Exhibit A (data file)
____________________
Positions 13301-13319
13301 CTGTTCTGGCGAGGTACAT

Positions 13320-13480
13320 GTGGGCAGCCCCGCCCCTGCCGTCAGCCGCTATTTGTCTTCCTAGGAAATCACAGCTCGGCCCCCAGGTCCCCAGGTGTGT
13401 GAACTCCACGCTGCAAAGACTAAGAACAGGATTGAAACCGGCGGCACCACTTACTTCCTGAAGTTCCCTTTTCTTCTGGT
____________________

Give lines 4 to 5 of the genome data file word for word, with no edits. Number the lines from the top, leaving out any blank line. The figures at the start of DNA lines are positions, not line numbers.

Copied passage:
13320 GTGGGCAGCCCCGCCCCTGCCGTCAGCCGCTATTTGTCTTCCTAGGAAATCACAGCTCGGCCCCCAGGTCCCCAGGTGTGT
13401 GAACTCCACGCTGCAAAGACTAAGAACAGGATTGAAACCGGCGGCACCACTTACTTCCTGAAGTTCCCTTTTCTTCTGGT